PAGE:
Another lawsuit has been filed against LivaNova
Lawsuit Filed Alleging Infection from LivaNova. Another lawsuit has been filed against LivaNova, known formerly as Sorin Group, alleging infection from the company’s 3T heater-cooler device. Most plaintiffs suing over the device underwent heart surgery. The recent lawsuit was filed on behalf of a South Carolina man who underwent a liver transplant in June 2015 to treat his end-stage liver disease. The LivaNova 3T heater-cooler was used to maintain the temperature of his blood and organs. According to the lawsuit, the device caused a serious infection.
Parker Waichman LLP personal injury attorneys are keeping up-to-date with news and litigation involving LivaNova Stockert 3T Heater-Cooler systems. The firm continues to offer free legal consultations to individuals with questions about filing a lawsuit.
LivaNova heater-cooler devices have been implicated in a global outbreak of nontuberculous mycobacterium (NTM), a slow-growing bacterium. Specifically, patients have suffered infections from Mycobacterium chimaera (M. Chimaera), a type of NTM.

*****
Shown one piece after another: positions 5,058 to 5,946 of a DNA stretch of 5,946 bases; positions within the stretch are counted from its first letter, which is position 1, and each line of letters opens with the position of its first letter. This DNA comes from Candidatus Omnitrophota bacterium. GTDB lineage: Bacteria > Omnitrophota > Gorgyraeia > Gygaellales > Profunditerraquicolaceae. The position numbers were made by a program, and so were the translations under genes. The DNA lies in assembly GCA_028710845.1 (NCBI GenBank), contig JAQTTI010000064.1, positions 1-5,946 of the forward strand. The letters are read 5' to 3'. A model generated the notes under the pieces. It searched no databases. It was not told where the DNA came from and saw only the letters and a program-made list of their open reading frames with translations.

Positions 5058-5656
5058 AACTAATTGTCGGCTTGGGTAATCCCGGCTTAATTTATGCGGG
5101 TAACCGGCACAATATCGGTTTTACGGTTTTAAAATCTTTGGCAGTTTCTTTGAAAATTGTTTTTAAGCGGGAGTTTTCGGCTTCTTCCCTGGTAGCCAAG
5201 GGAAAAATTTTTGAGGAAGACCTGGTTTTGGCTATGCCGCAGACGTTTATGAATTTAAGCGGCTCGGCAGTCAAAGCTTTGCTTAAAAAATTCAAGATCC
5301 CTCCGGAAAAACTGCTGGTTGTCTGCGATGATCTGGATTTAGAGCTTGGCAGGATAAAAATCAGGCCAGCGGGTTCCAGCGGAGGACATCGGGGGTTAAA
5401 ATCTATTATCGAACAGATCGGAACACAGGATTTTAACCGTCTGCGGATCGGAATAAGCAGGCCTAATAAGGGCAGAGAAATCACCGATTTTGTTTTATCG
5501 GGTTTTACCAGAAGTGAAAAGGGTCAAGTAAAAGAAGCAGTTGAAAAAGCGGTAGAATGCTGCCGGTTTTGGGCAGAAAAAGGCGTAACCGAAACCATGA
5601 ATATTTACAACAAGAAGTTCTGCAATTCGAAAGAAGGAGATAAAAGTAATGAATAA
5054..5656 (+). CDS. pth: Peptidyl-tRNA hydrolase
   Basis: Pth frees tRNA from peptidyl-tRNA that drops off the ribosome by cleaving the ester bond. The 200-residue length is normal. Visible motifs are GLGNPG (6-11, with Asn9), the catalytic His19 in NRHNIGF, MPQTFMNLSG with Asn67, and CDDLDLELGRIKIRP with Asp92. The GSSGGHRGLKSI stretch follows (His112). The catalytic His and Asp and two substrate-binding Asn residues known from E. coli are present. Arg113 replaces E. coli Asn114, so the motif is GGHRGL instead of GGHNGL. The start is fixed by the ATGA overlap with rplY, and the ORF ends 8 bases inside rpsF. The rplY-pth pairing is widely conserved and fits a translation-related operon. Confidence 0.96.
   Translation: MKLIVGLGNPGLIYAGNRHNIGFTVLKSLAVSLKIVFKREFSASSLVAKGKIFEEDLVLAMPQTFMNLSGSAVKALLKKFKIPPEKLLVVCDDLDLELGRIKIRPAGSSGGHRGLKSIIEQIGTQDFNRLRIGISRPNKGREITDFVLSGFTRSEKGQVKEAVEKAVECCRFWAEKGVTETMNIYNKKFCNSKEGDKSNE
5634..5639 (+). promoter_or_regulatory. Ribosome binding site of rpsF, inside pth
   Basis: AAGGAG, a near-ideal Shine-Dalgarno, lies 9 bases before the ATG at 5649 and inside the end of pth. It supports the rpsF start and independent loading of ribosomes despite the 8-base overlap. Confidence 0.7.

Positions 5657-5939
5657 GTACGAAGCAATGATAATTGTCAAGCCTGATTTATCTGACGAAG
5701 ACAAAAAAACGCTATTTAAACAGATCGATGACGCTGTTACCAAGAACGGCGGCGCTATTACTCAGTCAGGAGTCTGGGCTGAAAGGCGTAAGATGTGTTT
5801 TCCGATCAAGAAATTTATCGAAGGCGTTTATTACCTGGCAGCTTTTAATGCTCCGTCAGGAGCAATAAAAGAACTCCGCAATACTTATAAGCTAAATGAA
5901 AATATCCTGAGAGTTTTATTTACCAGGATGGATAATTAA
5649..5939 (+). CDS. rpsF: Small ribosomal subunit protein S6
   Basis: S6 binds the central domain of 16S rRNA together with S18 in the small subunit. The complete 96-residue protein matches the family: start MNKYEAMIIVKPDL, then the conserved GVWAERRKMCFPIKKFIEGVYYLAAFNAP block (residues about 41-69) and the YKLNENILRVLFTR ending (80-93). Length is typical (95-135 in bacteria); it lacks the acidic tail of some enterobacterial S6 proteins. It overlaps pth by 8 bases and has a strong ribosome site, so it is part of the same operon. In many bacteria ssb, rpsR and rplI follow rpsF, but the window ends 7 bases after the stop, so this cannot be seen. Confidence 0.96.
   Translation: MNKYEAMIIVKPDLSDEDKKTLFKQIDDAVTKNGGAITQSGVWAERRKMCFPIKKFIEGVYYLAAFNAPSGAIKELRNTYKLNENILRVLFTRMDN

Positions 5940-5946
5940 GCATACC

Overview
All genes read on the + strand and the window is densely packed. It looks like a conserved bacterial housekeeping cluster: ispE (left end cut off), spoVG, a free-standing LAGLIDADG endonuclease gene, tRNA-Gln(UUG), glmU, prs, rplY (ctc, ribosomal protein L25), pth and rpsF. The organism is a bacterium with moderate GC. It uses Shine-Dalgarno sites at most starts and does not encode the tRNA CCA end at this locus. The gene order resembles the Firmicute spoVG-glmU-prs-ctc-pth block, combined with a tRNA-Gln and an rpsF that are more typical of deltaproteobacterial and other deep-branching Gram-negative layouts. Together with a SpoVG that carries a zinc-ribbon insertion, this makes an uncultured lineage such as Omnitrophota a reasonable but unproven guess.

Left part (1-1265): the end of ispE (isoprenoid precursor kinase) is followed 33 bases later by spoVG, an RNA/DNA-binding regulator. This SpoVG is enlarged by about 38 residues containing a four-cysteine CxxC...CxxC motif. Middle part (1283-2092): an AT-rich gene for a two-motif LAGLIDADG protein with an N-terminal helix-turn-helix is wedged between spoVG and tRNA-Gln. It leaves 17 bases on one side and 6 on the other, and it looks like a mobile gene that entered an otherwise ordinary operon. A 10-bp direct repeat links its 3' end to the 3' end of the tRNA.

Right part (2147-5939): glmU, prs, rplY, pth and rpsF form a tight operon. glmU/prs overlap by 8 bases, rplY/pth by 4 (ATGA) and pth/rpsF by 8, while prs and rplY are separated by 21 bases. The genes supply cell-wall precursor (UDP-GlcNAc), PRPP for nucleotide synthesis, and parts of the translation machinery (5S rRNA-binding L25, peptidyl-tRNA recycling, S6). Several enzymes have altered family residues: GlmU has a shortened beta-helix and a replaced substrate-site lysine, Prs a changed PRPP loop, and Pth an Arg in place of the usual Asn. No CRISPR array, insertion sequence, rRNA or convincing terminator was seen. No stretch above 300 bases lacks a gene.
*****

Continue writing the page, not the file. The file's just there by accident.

According to the complaint, the plaintiff suffered a fever and abdominal pain after his liver transplant. He returned to the hospital days after his operation. The plaintiff says he continued to visit the hospital throughout the year, with repeated symptoms of fever and abdominal complications. He alleges that he was prescribed antibiotics.
The plaintiff says a CT scan was performed, revealing an abscess inside the abdomen. Doctors collected culture samples, which tested positive for Mycobacterium abscessus. Physicians performed a wound debridement. He was given an antibiotic treatment over the court of 13 months.
This lawsuit is among the latest to be filed over LivaNova 3T heater-cooler devices. Another case was filed on behalf of a man who underwent cardiac surgery in December 2014 in Pennsylvania. He suffered a stroke after his procedure, allegedly due to the bacterial infection. According to his lawsuit, a physician informed him in March 2016 that the infection likely came from the contaminated 3T heater-cooler device. The complaint states that some 1,100 patients at the hospital may have been exposed to the bacteria from October 2013 to December 2015.